By Alex Matthews
Secret love letters from Jackie Kennedy to a British aristocrat who wanted to marry her have been revealed for the first time.
The personal correspondence between the former First Lady and David Ormsby Gore, the 5th Lord Harlech and Britain’s ambassador to the US during the JFK presidency have been hidden for more than 40 years.
They sensationally reveal that Ormsby Gore proposed marriage to Jackie Kennedy after her husband’s assassination, only to be turned down as he was like a “beloved, beloved brother”.
The correspondence also lifts the lid on Jackie’s deep pain after President Kennedy’s death, and why she went in to marry Aristotle Onassis to try and escape the pain of her past.
The letters were locked away unseen in despatch boxes since Lord Harlech’s death in 1985 at the family’s Glyn Cywarch residence.
There are 18 handwritten and one typed letters from Jackie to Ormsby Gore, which show their close relationship deepening after his wife Sissy died in a tragic car accident in 1967.
At the time Jackie wrote: “Your last letter was a cri de Coeur of loneliness – I would do anything to take that anguish from you – you want to patch the wounds and match the loose pairs – but you can’t because your life won’t turn out that way.”
Before the crash the two were already close, as Ormsby Gore was a childhood friend of US President John F Kennedy before his death in 1963.
He had also served as the British Ambassador to the US at the time of the Cuban missile crisis, and once obtained Cuban cigars for the president through his diplomatic bag, thus avoiding the US embargo.
In the months following the accident the two spent more and more time together, often on private holidays, and in February 1968 Ormsby Gore sensationally proposed to her.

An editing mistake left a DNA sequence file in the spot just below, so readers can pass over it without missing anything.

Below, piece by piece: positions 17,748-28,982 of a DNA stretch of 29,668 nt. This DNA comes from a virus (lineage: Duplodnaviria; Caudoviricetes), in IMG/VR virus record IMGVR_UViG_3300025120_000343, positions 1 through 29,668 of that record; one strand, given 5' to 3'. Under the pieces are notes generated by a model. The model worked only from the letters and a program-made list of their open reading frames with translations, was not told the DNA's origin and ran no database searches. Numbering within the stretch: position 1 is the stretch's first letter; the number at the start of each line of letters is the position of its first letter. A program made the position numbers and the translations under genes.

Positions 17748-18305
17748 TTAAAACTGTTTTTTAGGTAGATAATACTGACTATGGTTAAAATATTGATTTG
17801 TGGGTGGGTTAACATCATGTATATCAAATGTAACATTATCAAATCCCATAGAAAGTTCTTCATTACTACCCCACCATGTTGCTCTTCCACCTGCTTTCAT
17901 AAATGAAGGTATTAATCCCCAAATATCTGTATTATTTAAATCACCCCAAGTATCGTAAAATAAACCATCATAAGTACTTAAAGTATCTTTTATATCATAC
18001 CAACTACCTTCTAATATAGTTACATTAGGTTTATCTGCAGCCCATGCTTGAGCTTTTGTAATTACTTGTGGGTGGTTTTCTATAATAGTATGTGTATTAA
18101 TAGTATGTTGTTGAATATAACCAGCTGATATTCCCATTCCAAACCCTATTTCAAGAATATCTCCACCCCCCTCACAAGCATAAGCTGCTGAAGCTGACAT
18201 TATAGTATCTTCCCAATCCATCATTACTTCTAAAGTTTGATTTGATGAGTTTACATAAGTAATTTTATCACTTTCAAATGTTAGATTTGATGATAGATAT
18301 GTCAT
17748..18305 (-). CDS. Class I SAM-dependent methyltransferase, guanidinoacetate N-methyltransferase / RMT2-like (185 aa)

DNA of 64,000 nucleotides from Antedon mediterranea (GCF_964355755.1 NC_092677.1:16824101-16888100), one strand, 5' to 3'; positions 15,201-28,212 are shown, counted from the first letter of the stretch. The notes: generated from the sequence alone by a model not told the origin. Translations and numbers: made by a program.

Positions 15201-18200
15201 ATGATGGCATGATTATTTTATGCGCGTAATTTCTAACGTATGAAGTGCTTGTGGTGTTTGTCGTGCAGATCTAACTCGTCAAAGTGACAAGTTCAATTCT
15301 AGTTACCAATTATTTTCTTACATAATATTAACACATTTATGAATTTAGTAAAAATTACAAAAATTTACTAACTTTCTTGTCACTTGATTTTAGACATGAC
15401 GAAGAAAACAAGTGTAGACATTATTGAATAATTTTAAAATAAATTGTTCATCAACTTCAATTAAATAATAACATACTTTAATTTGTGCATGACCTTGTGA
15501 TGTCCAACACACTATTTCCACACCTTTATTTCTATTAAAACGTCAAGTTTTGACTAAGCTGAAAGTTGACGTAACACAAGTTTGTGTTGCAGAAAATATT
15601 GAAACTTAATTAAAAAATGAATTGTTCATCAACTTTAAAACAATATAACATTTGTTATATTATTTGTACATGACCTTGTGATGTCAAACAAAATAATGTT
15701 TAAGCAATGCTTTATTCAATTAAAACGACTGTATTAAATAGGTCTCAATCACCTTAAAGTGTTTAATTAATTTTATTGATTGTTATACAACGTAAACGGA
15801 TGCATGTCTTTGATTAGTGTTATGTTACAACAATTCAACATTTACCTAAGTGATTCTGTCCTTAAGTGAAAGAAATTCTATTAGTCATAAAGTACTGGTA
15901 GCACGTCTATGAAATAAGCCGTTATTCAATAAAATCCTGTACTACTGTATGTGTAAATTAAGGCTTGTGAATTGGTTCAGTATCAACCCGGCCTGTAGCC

One of the documents found is an early attempt to write down a wounded response to her rejection.
He said: “All the pathetic plans I had brought with me for visits to Cyrenaica, holidays near one another and a whole variety of solutions to our marriage problem, including one for a secret marriage this summer – plans which I saw us eagerly discussing, calmly and with complete frankness as we did at the Cape and in Cambodia for the next wonderful ten days – all ad become irrelevant trash to be thrown away within a few hours of my landing in New York.
“I have tried to hours and hours to understand your explanation and I suppose I do in a way, without agreeing with it; but what I find unbearable and in a way, dearest Jackie, untrue is that you could come to such a categorical conclusion.”
In her reply, Jackie tried to soothe him, writing: “We have known so much and shared and lost so much together – even if it isn’t the way you wish now – I hope that bond of love and pain will never be cut…
“You are like my beloved beloved brother – and mentor – and the only original spirit I know – as you were to Jack.”
In June 1968 Robert Kennedy was assassinated while seeking the Democratic Party nomination for the Presidency, and Ormsby Gore was one of the pallbearers at the funeral.
He and Jackie kept in touch, writing about world events, such as the suppression of the Prague Spring in then Czechoslovakia.
In her final letter, written aboard Aristotle Onassis’s yacht, Jackie explains why she married the billionaire Greek shipping magnate: “You and I have shared so many lives and deaths and hopes and pains – we will share them forever and be forever bound together by them…
“If ever I can find some healing and some comfort – it has to be with someone who is not a part of all my world of past and pain – I can find that now – if the world will let us.”
Ormsby Gore died of his injuries in a car accident in 1985. Several members of the Kennedy family, as well as Jackie, attended his funeral.
Jasset, Lord Harlech, the grandson of David Ormsby Gore, said “Though he sadly passed away before I was born, I knew even from an early age that my grandfather had been British Ambassador to the United States.
“There is much history that binds the Kennedys and the Ormsby Gores together. The more I read or was told about David by other relatives, the more I wanted to know. He seems to have been a most insightful and intelligent man.
“He had a career spanning military service, politics and diplomacy; he set up his own television station and was chairman of the British Board of Film Classification; all impressive in their own right, but I am told his greatest attributes were his thoughtfulness, charm, and sense of morality.”